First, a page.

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Power Spring Design?

Power Spring Design?

Power Spring Design?

I am working on a spiral spring powered dynamo system. Where a dynamo is driven by spiral spring through gears.

I am new to the spring design and need help in designing. Does anyone know how to design a spring that could store 100 kilo Joule of energy? The energy stored in the spring will then be used to drive a gear box which in turn drives the dynamo motor connected to it.

Also, please suggest the type of spiral spring that could be used, the best website/book/software that could be used for spiral spring design.

Thanks a lot

RE: Power Spring Design?

That seems like a lot of energy.

That's about 1kg lifted straight up 10,000 meters, if the metric conversions are working right.

RE: Power Spring Design?

3DDave is correct :

1 j = 1 N*m
1 kJ = 1000 J = 1000 N*m
100 kJ = 100*1000 N*m = 10'000 kg*m approx

RE: Power Spring Design?

Some spring manufacturers I have worked with in the past: Century Spring, Associated Spring, SPEC Spring, Lee Spring.

RE: Power Spring Design?

Sachin Anchan,

You are just going to have to learn how to do this. Your 100kJ is stored in your spring as strain energy, E=δF/2.

You need to select material, design a spring, and test your design for stored energy, yield stress and metal fatigue. If it does not work (and it won't), you need to tweak your design and try again. I agree with the others that 100kJ will be a challenge. I think you will wind up with a weird shape.


RE: Power Spring Design?

And, if it gets away from you, you may find yourself pushing up daisies.

Keith Cress
kcress - http://www.flaminsystems.com

RE: Power Spring Design?

It's on the order of 100 times as much energy as an automotive suspension spring will store, and those need to be handled with caution when compressed.

RE: Power Spring Design?

I agree the energy stored in the too high.

Jboggs: Thanks for the list, I'll contact them.

byrdj: Thanks for the link, I am looking for detailed flat spiral power spring design, please suggest me formulas/books/software that I can refer while designing.

drawoh: Is there a paper/formulas that I can refer to design a flat spiral power spring which uses all the design aspects that you are suggesting.

In detail description on spring design:

I am working on a flat spiral spring powered dynamo system. Where a dynamo is driven by spiral spring through gears. The spring needs to provide a constant torque of 1 Nm for 3 hours.

Can someone please suggest design formulas that can be used to design such spring.

Thanks a lot guys, you have really provided lot of suggestions.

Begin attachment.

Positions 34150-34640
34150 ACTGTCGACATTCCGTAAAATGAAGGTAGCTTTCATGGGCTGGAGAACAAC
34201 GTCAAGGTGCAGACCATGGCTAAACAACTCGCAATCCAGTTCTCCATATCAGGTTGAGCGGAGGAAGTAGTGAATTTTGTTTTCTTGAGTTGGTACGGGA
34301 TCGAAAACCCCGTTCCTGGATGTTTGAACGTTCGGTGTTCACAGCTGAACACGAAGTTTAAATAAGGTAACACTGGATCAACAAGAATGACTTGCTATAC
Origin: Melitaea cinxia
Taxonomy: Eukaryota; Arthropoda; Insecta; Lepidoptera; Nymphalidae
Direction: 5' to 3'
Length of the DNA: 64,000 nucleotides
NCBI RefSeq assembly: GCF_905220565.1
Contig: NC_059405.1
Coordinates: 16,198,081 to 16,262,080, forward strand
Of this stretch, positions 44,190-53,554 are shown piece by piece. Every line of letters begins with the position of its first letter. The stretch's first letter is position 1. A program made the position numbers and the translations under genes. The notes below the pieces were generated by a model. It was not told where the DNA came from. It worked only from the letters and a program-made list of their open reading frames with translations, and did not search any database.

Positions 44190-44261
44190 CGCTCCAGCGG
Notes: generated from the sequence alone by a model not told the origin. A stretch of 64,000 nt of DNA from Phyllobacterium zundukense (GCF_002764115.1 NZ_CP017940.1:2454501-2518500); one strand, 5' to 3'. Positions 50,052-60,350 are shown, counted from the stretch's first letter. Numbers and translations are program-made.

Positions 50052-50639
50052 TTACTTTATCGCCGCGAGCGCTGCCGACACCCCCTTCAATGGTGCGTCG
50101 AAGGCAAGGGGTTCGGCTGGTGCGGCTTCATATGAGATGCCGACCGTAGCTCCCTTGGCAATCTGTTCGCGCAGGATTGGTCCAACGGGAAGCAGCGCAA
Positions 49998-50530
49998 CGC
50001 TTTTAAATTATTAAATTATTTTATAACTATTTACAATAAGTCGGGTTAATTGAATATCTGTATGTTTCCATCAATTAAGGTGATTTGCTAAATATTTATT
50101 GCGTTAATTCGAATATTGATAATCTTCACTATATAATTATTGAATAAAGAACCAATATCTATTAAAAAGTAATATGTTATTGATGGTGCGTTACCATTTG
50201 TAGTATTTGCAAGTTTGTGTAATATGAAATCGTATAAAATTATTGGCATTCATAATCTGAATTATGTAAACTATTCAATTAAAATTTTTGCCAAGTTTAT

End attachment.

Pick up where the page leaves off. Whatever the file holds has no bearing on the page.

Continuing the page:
RE: Power Spring Design?

As long as it doesn't unwind a spring can provide that torque forever.

We are back to how much energy you want to store.

RE: Power Spring Design?

3DDave: The energy stored in the spring needs to be equal to provide 1Nm of torque for 3 hours while unwinding.

RE: Power Spring Design?

Yes, but how many rpm?

1 rpm is a lot different to 100

Remember - More details = better answers
Also: If you get a response it's polite to respond to it.

RE: Power Spring Design?

LittleInch: Thanks a lot for quick reply, rpm=1.

RE: Power Spring Design?

GregLocock: Thank you! My initial design needed 100kJ. For the current design looking for 1Nm torque at 1rpm for 3 hours. Please let me know if you can help me on spring design.


RE: Power Spring Design?

moon161: Thanks a ton! I owe you one. This is the perfect answer.

RE: Power Spring Design?

Thanks, Sachin, glad I could help. Machinery's handbook just says 'go to the manufacturer' for spiral springs. Obviously, you'll have to use guesses and converge on the various parameters that get you what you need. As a starting point, because you need near constant force that your initial displacement should be 10X (1800 turns) or more your working displacement (180 turns), and design so you go from 5% over your 3 NM to 5% under as it unwinds.


RE: Power Spring Design?

Sachin Anchan,

If you are going to design stuff like this, you need a copy of Roark's Equations for Stress and Strain. Other than that, I suggest you pull out your mechanics of materials texts and read up on strain energy. This is how complex beams are solved, even when they are not springs.

A handy tip, especially given the safety warnings above: When you assemble your mechanism, your spring should be compressed by a screw or a nut, not by hand. When I do this, I make studs long enough that I can install the clamping nut by hand, even though I will need a wrench to do the actual compression.


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